Disability rights and disablism in a time of pandemic

Disability Innovation Institute at the University of NSW

Jackie Leach Scully

Professor of Bioethics and Director, Disability Innovation Institute UNSW

The COVID-19 pandemic is currently accompanied by a parallel outbreak of bioethical and clinical ethical discussion offering guidance for the difficult decisions that healthcare professionals and others are facing as the pandemic develops in different countries, including of course Australia. At the moment there is a strong focus on the ethics of triage, although this is far from the only ethical issue that will have to be faced. In countries affected by COVID-19, healthcare professionals are confronted with deciding which patients get access to life-saving critical care – in the case of COVID-19 that currently means intensive care beds and ventilators, later on perhaps antiviral treatment or vaccine – when demand for these resources exceeds supply. Frontline medical staff want guidance on how to make those decisions in the most morally justifiable way. Just as much, patients, families and the general public want to know the basis on which such decisions are being made.

In a situation like a pandemic, healthcare resource allocation generally follows a utilitarian and egalitarian logic: trying to be fair by maximizing the good for the greatest number of people, while remaining committed to equality. Many of the critical care guidelines that have appeared in recent weeks appear to show a worrying degree of prejudice against disabled people, or disablism. While it is easy to see in these evidence of a straightforward disvaluing of the lives of people with disabilities, in reality something more complex (but no less unacceptable) is going on. I think there are three overlapping but conceptually distinct disablist assumptions at play. Together, they critically endanger the rights of people with disabilities in a situation of clinical care triage.

Disablist assumptions

First, there are assumptions about the overall health status of people with disability; second, assumptions about their quality of life; and finally, assumptions about social utility, which in fact only become relevant if there is also confusion about the role it plays (or shouldn’t play) in critical care decision-making.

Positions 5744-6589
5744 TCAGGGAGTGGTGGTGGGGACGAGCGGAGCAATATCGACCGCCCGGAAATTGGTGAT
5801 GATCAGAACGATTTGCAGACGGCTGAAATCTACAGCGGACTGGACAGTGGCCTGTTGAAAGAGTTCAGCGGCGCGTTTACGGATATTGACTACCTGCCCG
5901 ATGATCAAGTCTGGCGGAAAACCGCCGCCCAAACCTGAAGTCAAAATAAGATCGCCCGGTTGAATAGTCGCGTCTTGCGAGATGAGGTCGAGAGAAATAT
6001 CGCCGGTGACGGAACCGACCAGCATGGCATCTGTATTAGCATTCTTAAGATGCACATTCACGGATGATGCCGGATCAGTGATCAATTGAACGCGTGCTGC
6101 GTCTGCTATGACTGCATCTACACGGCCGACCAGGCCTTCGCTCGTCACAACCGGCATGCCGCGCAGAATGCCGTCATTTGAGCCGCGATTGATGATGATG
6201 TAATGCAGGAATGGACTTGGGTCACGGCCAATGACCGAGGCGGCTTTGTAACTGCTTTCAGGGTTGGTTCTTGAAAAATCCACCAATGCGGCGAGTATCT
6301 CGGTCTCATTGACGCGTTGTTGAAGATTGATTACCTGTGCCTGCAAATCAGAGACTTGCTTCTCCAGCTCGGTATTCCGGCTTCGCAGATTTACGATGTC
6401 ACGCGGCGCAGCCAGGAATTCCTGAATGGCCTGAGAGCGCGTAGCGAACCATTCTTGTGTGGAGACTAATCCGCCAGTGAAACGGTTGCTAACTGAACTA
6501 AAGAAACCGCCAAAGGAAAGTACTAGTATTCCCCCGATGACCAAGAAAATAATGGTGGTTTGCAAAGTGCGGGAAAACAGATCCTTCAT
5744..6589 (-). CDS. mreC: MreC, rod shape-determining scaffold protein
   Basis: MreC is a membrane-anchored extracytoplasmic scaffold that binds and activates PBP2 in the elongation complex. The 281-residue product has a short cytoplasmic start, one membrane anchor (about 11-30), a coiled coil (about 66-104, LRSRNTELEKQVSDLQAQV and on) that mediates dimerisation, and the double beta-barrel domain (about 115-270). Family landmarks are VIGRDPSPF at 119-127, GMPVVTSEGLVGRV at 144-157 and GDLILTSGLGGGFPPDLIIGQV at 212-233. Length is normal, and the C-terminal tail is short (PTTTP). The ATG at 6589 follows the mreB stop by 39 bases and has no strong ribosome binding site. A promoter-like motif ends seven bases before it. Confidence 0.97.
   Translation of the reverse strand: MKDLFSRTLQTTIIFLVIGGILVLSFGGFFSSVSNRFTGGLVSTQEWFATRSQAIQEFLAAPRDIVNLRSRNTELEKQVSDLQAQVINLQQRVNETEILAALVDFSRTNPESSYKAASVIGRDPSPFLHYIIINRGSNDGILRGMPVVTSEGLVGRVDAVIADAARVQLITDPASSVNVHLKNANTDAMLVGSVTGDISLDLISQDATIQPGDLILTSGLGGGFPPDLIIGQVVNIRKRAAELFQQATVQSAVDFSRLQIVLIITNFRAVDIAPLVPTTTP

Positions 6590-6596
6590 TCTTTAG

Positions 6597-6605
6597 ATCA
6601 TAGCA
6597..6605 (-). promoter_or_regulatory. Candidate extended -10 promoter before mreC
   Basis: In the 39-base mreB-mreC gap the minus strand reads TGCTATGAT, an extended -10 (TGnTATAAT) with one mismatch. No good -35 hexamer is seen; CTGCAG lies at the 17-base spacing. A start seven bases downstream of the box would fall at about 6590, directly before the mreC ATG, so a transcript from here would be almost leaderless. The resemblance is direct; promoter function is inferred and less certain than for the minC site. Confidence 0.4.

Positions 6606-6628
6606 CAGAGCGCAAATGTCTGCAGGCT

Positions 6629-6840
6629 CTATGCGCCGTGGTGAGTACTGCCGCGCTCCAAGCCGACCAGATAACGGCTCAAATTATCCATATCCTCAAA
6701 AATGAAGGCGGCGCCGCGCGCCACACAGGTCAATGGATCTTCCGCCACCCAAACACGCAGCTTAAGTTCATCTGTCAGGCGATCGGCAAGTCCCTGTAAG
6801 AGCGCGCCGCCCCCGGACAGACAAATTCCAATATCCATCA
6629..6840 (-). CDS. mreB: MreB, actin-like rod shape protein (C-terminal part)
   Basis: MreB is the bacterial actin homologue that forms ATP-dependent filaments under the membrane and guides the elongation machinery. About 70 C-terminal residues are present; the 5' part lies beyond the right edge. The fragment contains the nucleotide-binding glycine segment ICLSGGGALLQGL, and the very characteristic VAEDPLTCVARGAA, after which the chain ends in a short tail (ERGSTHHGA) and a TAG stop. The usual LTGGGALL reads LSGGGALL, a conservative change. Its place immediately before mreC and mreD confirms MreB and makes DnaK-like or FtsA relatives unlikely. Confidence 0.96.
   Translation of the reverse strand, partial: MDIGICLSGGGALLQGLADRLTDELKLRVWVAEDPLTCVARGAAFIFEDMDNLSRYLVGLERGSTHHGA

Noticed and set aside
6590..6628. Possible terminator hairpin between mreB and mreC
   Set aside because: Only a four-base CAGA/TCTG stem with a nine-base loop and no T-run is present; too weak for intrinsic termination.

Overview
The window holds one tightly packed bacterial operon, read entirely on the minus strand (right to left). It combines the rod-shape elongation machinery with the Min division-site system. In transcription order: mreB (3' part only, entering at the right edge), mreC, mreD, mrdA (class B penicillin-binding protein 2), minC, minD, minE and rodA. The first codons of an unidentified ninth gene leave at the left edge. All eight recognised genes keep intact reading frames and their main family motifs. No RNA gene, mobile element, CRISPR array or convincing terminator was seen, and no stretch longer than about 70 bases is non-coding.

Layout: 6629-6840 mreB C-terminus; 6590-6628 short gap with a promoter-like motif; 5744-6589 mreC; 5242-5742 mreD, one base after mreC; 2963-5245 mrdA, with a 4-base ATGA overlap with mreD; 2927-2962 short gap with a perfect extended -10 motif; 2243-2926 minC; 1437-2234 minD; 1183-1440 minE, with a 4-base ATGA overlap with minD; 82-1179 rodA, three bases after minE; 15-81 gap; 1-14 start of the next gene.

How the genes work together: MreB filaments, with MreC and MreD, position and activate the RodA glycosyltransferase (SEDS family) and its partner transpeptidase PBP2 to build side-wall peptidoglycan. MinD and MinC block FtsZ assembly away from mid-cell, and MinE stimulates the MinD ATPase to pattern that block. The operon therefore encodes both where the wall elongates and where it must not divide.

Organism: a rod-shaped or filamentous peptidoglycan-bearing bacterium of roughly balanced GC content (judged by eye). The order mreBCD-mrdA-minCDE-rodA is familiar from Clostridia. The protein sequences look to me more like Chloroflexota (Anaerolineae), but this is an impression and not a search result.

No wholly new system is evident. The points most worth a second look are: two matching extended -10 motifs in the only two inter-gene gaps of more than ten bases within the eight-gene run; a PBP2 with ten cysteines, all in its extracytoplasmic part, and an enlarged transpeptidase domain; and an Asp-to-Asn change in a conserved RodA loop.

The majority of triage protocols use probable clinical outcome as the primary decision-making criterion. In essence this comes down to the likelihood that the treatment will save the life of a person who would otherwise not recover. Being able to recover without it, or being pretty certain to die despite it, are both reasons for not receiving treatment. When there are many people who are equally in need of and likely to benefit from a treatment in short supply, we attempt to refine the clinical criteria, always in order to identify the core of people most likely to benefit from treatment, in the fairest possible way.

A key factor is a person’s background health status, because some underlying conditions, including hypertension, cardiovascular disease, chronic obstructive pulmonary disease, and cancer, are already known to significantly decrease the chance of recovery from the severest form of COVID-19 [1]. But disability per se often has no impact on health. People with visual and hearing impairments, or intellectual disability, can be just as healthy and therefore as likely to recover with treatment as anyone else. In other words, it is crucial that disability, however severe it may be, is not automatically used as a proxy for compromised health.